Dead babies await Coronial Inquest
The bodies of eight babies who have died from measles cannot be released for burial until a Coroner gives the clearance.
The family of one of the deceased babies is desperate to bury their loved one that they have asked Prime Minister Tuilaepa Dr. Sa’ilele Malielegaoi to intervene.
The family declined to have their name published fearing repercussions.
But a woman, who identified herself as the grandmother, said the decision to hold back the body doesn’t make sense. She is hoping the Prime Minister can help them.
“This is outrageous and unbelievable,” she said. “Our baby died of measles and yet they want to open up my baby, it is heartbreaking to even think that our baby will have to go under the knife. We are hurting and this is not helping.”
It was not possible to get a comment from Prime Minister Tuilaepa.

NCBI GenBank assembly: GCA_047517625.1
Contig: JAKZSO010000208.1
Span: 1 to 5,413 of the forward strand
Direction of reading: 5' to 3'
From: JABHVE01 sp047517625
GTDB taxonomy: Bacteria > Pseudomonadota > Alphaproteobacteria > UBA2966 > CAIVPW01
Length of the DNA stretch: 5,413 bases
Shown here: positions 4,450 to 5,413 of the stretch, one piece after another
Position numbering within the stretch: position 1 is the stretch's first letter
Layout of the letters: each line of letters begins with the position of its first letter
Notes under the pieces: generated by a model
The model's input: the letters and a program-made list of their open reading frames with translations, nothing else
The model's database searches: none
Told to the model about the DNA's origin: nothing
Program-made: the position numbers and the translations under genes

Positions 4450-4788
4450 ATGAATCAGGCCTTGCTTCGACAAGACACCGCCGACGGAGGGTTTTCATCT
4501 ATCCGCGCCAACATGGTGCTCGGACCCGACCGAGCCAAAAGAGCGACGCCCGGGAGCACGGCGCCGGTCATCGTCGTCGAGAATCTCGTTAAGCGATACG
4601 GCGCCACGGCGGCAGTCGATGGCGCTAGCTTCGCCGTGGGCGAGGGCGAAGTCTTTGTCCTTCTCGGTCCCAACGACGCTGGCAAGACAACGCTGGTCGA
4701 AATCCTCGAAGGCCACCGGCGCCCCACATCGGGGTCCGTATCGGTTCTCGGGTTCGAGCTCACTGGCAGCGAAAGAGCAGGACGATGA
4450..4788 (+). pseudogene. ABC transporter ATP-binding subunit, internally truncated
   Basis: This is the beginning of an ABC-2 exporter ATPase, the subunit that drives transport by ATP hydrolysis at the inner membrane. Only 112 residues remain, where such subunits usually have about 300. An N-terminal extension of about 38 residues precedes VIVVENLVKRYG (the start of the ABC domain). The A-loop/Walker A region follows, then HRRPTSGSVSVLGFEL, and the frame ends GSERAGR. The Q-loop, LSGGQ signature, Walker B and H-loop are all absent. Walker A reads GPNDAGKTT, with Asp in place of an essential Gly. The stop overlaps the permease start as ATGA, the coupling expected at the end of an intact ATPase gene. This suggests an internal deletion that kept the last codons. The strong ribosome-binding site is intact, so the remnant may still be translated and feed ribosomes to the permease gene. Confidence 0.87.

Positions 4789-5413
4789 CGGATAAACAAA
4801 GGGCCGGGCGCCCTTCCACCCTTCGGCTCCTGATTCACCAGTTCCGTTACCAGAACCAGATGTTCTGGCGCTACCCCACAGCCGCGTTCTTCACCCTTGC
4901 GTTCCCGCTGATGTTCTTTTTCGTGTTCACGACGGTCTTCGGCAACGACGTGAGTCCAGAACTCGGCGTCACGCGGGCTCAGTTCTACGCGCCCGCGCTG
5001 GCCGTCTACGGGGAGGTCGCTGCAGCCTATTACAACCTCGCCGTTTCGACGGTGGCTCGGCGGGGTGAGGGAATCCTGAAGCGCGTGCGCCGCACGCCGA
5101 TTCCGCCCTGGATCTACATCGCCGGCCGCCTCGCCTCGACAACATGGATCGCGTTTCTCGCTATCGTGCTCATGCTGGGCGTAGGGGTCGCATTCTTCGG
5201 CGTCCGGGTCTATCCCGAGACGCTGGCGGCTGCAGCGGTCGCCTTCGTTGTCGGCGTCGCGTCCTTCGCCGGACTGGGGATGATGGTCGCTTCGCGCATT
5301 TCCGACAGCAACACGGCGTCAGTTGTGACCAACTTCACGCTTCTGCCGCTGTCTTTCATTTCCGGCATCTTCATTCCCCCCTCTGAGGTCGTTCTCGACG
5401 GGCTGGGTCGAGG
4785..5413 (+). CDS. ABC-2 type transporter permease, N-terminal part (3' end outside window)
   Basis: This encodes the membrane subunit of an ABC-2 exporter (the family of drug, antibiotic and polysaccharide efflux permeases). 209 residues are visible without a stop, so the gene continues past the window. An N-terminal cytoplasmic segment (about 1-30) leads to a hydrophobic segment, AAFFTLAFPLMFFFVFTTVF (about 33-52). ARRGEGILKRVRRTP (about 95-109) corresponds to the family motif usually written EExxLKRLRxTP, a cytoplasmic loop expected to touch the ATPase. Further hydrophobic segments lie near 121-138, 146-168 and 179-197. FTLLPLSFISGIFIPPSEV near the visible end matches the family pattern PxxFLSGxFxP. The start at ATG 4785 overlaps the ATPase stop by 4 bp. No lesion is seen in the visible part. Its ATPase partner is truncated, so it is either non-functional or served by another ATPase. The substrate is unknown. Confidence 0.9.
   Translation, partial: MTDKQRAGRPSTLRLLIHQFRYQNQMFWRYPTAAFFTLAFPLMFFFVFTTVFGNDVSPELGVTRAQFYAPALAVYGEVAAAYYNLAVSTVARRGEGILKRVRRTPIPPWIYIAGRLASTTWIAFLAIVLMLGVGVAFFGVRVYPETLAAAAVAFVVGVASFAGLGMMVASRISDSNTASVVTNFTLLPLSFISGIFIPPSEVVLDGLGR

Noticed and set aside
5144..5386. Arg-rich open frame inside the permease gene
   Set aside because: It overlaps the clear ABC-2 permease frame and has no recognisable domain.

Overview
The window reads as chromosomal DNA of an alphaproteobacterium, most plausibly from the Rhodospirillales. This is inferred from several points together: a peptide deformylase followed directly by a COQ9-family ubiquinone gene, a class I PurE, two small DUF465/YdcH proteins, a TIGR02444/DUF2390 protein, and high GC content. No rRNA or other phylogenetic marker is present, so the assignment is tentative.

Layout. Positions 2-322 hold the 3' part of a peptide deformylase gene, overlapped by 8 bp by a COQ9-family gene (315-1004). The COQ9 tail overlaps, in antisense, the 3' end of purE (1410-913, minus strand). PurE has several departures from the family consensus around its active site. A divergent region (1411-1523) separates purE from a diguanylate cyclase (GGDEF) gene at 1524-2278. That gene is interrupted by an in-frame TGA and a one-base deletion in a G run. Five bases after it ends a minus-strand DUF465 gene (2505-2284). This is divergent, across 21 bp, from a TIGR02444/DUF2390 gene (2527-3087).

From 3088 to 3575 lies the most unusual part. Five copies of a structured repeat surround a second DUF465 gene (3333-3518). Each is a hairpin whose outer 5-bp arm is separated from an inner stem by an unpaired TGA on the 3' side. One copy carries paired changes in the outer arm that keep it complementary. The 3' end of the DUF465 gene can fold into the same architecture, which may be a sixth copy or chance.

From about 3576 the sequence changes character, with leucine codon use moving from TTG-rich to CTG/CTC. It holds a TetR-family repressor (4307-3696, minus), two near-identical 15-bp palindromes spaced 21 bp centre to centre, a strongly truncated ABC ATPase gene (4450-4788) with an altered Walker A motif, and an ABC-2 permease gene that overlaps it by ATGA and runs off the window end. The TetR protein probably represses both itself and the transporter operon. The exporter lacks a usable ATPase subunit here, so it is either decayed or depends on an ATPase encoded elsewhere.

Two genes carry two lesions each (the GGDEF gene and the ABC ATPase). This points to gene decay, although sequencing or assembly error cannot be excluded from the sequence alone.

But the Commissioner of Police, Fuiavaili’ili Egon Keil, told the Samoa Observer there is not much they can do.
While he "feels" for the families, the Commissioner said the Police do not have a choice and it is an "unfortunate" situation.
“And we want the families to bury their babies, this is the last thing they need right now, but we cannot release the bodies until the process is complete.”
He said the request for a coronial inquest was made by doctors and it is the Police’s responsibility to do the paperwork and submit it to the Court for the Coroner, who is a Judge, to sign off.
The Commissioner said the majority of the cases were declared earlier as measles-related.
Asked when the autopsy of the bodies are likely to be done, the Commissioner was unsure.
“We are not sure at the moment when the forensic pathologist will arrive in the country.
“And when the pathologist actually conducts the autopsy, they will render their opinion on how this person died. It is not up to the Police. In the meantime, we cannot just release the body in the middle of the process.”
The Commissioner added that doctors requested a coronial inquest “when they have a question as to the cause of death.”
He reminded the grieving families that an inquest is not up to the Police but rather the law.
The Commissioner also confirmed that five police officers have lost children to the epidemic.
“We feel what the community is feeling but there’s laws that the police have to follow and while it is unfortunate but that is the law.”